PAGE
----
It is important to note that the “stay” does not depend on the other conditions in section 32 being fulfilled – as long the publisher is processing the personal data with a view to publication there is no need for the publisher to demonstrate reasonable belief that publication would be in the public interest (section 32(1)(b)) or that compliance with the provisions of the DPA would be incompatible with the special purposes (section 32(1)(c)).
This means that, for example, if a publisher is known to be processing unlawfully obtained personal data relating to an individual in circumstances in which there was no conceivable public interest in publication no DPA claim can be brought if the publisher asserts that it intends to publish the data at some future date. This is an extraordinary position which plainly does not involve a proper balancing of privacy and expression rights.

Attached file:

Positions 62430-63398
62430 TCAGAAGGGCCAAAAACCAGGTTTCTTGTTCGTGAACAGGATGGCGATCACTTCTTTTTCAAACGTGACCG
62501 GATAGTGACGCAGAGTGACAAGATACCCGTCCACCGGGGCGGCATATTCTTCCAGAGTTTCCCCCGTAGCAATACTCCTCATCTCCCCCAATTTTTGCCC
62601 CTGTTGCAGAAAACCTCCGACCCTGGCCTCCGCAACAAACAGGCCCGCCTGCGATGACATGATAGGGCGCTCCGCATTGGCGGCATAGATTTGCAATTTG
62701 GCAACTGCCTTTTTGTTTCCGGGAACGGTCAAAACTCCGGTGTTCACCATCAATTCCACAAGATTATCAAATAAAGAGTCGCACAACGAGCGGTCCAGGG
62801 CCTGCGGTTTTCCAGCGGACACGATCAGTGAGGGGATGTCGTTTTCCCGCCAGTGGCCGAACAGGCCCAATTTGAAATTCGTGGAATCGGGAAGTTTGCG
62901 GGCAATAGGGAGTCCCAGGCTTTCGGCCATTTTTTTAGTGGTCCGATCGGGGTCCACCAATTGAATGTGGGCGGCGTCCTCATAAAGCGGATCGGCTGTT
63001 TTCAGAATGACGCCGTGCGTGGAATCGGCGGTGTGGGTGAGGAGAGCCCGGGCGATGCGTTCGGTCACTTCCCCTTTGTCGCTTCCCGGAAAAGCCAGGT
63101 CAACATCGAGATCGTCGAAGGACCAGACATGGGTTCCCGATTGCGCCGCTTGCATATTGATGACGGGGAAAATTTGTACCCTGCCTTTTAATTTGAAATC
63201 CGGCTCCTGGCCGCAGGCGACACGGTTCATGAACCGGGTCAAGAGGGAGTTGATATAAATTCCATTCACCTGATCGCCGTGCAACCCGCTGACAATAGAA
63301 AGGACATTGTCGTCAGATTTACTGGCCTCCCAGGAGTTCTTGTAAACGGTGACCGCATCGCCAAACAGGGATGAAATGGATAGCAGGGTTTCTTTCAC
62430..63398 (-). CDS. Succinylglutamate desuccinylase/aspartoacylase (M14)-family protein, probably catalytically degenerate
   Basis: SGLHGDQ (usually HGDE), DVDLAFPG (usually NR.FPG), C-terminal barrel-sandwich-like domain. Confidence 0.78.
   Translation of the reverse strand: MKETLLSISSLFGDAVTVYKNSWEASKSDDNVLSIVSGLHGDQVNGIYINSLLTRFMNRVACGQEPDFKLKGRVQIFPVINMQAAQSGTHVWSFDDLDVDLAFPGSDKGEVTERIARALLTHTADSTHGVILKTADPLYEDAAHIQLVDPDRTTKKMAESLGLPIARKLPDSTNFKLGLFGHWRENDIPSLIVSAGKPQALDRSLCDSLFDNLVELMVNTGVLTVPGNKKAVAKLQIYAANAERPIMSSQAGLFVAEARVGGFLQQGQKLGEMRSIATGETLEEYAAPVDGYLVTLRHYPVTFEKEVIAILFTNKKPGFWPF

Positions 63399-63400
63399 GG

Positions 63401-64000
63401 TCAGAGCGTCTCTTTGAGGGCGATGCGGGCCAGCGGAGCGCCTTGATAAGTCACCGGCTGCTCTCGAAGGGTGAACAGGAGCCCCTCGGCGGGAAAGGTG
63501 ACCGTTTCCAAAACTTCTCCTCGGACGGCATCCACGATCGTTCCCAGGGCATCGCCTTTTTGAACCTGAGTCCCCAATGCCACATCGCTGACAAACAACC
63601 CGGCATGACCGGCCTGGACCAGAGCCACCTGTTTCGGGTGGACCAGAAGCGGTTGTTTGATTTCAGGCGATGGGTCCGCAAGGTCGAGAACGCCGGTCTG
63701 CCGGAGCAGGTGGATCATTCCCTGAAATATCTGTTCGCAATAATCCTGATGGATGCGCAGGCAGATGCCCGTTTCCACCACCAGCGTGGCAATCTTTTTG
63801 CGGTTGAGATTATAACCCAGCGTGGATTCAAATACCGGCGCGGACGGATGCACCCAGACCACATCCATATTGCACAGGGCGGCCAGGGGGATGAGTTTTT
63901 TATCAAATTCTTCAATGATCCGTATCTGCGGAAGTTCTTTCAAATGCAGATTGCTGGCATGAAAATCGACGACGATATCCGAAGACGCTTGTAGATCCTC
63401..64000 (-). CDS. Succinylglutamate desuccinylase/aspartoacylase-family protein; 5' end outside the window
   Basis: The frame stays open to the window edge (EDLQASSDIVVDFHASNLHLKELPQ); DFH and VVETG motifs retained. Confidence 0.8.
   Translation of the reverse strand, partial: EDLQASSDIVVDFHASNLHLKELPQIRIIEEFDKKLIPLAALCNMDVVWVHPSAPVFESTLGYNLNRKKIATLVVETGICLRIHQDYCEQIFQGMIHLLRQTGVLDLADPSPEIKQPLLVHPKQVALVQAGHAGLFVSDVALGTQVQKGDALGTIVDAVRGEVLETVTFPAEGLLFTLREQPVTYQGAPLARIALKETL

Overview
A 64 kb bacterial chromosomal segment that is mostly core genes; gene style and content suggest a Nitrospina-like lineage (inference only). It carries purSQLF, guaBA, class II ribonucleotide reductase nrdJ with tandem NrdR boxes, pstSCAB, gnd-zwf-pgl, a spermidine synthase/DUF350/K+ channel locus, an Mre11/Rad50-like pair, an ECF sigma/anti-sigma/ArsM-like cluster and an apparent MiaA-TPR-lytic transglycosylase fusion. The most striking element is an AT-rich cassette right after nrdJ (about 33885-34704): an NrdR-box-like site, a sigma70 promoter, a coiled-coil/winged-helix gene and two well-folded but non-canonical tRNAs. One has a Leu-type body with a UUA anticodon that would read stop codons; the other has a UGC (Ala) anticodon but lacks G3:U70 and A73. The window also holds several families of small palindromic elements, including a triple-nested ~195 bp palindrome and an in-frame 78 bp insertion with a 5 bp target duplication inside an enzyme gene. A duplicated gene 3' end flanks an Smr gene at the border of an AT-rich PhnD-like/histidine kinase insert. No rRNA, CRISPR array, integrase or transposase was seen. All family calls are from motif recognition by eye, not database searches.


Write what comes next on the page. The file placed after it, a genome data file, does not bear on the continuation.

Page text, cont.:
It is unsurprising that Lord Justice Leveson recommended that these provisions be repealed (Report, Part L, Chap 1, para 51). This recommendation has been ignored by the Government and the question arises as to whether repeal is, in fact, needed.
Compatibility with the Directive
Is section 32(4) compatible with the Directive? In other words, is this provision “necessary to reconcile the right to privacy with the rules governing freedom of expression”? It is very difficult to see how this is the case.
The Directive aims to protect the data protection and privacy rights of individuals. Those rights must, of course, be balanced against the right of freedom of expression. There is clearly an issue as to whether this result is properly achieved by section 32. As was pointed out in the Parliamentary debates on the Data Protection Bill (particuarly by Lord Lester, Hansard, HL, 24 Mar 1998), the test of “necessity” in Article 9 is ignored by section 32.